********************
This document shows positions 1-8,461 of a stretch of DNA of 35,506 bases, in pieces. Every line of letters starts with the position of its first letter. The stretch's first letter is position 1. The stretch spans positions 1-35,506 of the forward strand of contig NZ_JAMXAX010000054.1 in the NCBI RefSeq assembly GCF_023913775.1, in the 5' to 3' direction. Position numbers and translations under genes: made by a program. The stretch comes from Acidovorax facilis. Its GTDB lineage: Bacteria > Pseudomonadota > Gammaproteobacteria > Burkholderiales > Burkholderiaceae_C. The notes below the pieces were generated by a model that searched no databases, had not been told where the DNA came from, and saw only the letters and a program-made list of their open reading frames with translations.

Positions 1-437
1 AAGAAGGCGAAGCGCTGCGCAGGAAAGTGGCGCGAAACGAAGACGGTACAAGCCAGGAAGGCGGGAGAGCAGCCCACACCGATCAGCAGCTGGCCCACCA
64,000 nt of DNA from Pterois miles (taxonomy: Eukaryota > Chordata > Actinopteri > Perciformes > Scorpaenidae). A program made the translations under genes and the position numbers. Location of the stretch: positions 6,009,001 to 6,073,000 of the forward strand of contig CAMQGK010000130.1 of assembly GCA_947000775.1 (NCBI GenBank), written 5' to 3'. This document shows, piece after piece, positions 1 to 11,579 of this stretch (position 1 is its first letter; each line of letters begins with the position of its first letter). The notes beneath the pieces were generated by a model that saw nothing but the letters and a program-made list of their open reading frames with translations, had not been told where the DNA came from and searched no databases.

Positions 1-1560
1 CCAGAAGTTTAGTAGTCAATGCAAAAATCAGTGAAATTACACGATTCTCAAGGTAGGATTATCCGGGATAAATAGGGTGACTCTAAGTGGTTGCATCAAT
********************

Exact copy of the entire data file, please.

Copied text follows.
This document shows positions 1-8,461 of a stretch of DNA of 35,506 bases, in pieces. Every line of letters starts with the position of its first letter. The stretch's first letter is position 1. The stretch spans positions 1-35,506 of the forward strand of contig NZ_JAMXAX010000054.1 in the NCBI RefSeq assembly GCF_023913775.1, in the 5' to 3' direction. Position numbers and translations under genes: made by a program. The stretch comes from Acidovorax facilis. Its GTDB lineage: Bacteria > Pseudomonadota > Gammaproteobacteria > Burkholderiales > Burkholderiaceae_C. The notes below the pieces were generated by a model that searched no databases, had not been told where the DNA came from, and saw only the letters and a program-made list of their open reading frames with translations.

Positions 1-437
1 AAGAAGGCGAAGCGCTGCGCAGGAAAGTGGCGCGAAACGAAGACGGTACAAGCCAGGAAGGCGGGAGAGCAGCCCACACCGATCAGCAGCTGGCCCACCA
64,000 nt of DNA from Pterois miles (taxonomy: Eukaryota > Chordata > Actinopteri > Perciformes > Scorpaenidae). A program made the translations under genes and the position numbers. Location of the stretch: positions 6,009,001 to 6,073,000 of the forward strand of contig CAMQGK010000130.1 of assembly GCA_947000775.1 (NCBI GenBank), written 5' to 3'. This document shows, piece after piece, positions 1 to 11,579 of this stretch (position 1 is its first letter; each line of letters begins with the position of its first letter). The notes beneath the pieces were generated by a model that saw nothing but the letters and a program-made list of their open reading frames with translations, had not been told where the DNA came from and searched no databases.

Positions 1-1560
1 CCAGAAGTTTAGTAGTCAATGCAAAAATCAGTGAAATTACACGATTCTCAAGGTAGGATTATCCGGGATAAATAGGGTGACTCTAAGTGGTTGCATCAAT